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Thread: Les Miserables (2012)

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    Les Miserables (2012)

    I think this has to be one of the most moving films I have ever seen in my life (after The Passion of the Christ). The story is filled with themes such as redemption, grace, forgiveness, mercy, and love.

    I have seen it on the stage two times and have been moved every time. But the film version brings a completely different dimension to the story. The actors actually sing their parts "live" while filming. This made the story so much more REAL. To see a close up of an actor crying while they sing made them seem like they were right there in the room with you living out their lives. I've really never experienced anything like that in a movie.

    Bring a fist full of tissues with you and enjoy this well-written, well-acted, well-sung, well-produced, well-directed story.

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    Senior Member Jeremy D. Scott's Avatar

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    Re: Les Miserables

    My wife was waiting for it for quite a while. Last year, when I got some extra unexpected income, I surprised Meghan with tickets to see it on stage in Boston. I was truly blown away by the production. A Broadway-par musical was new to me so I had no clue it could be done so well.

    I'm not a big fan of musicals, but I did enjoy the movie very much. I appreciated the ability to follow the plot line much more easily than on stage. I thought everyone was pretty great though Crowe was rather weak. Eponine was again my favorite character. Something about her moves me. Hathaway's Dream was very good, even with all the hype. And I agree with my wife who keeps reminding me of Redmayne's great performance of Empty Chairs at Empty Tables.

    All-in-all, I'm glad I saw it in the theater. Won't be one I'd watch over and over, but I liked it.

    A group of Nazarene pastors including my wife's cousin (John "Jay" Nielson), Doug Samples (professor at SNU), and Nate Burns all wrote a sermon series together based on the songs from Les Mis in anticipation of the movie and as part of Dr. Samples' sabbatical. If you're interested, you can see it all here:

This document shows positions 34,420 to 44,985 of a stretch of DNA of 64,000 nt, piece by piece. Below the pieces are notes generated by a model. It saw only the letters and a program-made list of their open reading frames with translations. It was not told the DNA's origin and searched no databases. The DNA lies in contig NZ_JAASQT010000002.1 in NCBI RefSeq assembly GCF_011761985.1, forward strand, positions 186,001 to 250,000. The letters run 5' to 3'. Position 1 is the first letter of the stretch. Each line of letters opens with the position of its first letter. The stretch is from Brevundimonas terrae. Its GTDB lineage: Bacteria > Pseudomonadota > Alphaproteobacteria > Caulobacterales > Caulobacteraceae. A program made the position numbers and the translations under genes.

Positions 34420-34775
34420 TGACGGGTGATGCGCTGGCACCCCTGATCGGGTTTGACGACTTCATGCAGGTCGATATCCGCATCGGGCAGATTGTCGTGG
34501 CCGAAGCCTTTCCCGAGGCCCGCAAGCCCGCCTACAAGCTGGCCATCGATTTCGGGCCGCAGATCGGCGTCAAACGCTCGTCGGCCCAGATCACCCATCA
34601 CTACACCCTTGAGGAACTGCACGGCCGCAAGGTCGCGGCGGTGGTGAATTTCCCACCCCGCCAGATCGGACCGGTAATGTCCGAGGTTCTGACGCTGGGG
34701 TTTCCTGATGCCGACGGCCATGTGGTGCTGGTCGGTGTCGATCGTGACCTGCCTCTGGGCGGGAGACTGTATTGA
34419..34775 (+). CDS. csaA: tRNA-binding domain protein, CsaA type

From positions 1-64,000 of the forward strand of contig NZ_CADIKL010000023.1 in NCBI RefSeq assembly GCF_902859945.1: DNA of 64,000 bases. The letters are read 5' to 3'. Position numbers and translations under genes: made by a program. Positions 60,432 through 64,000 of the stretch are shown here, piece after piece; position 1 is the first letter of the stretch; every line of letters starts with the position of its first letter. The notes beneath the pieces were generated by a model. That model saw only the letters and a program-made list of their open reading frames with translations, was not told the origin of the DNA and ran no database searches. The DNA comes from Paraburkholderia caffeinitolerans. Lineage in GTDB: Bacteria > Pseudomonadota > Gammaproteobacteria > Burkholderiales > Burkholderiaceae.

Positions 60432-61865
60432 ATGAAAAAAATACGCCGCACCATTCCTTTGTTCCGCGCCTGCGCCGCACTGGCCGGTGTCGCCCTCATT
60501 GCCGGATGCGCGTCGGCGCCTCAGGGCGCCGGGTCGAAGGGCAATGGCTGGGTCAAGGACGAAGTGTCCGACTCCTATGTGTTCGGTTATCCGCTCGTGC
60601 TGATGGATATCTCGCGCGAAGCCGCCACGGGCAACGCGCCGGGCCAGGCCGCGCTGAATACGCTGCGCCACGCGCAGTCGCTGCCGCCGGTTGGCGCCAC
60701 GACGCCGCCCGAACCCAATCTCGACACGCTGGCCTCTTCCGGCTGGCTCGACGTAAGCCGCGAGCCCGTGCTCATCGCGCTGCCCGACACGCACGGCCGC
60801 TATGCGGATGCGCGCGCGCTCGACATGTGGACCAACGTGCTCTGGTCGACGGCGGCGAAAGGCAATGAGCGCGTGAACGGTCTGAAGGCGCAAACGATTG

http://thelesmisproject.wordpress.com/
    Thanks Julie Reed, Lorie Hatcliff - "thanks" for this post

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    Re: Les Miserables

    Quote Originally Posted by Jeremy D. Scott View Post
    My wife was waiting for it for quite a while. Last year, when I got some extra unexpected income, I surprised Meghan with tickets to see it on stage in Boston. I was truly blown away by the production. A Broadway-par musical was new to me so I had no clue it could be done so well.

    I'm not a big fan of musicals, but I did enjoy the movie very much. I appreciated the ability to follow the plot line much more easily than on stage. I thought everyone was pretty great though Crowe was rather weak. Eponine was again my favorite character. Something about her moves me. Hathaway's Dream was very good, even with all the hype. And I agree with my wife who keeps reminding me of Redmayne's great performance of Empty Chairs at Empty Tables.

    All-in-all, I'm glad I saw it in the theater. Won't be one I'd watch over and over, but I liked it.

    A group of Nazarene pastors including my wife's cousin (John "Jay" Nielson), Doug Samples (professor at SNU), and Nate Burns all wrote a sermon series together based on the songs from Les Mis in anticipation of the movie and as part of Dr. Samples' sabbatical. If you're interested, you can see it all here:
    http://thelesmisproject.wordpress.com/
    Thanks for the link. I will definitely check the sermons out.

    I have to agree with your wife's assessment of "Empty Chairs at Empty Tables". Although all the performances were fantastic, that one really stood out to me.
    Thanks Jeremy D. Scott - "thanks" for this post

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    Host Book, Movie & CE forums Ryan Scott's Avatar

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    Re: Les Miserables (2012)

    I know this is a film version of the musical and not of the novel, but I'm wondering how people view it in comparison to the Liam Neeson version from the late 90's? I enjoyed that movie quite a bit, even though I recognize they truncated the story a great deal.
    ...just my $.02.

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    Assistant Site Administrator/Forum Host Jon Twitchell's Avatar

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    Re: Les Miserables (2012)

    Quote Originally Posted by Ryan Scott View Post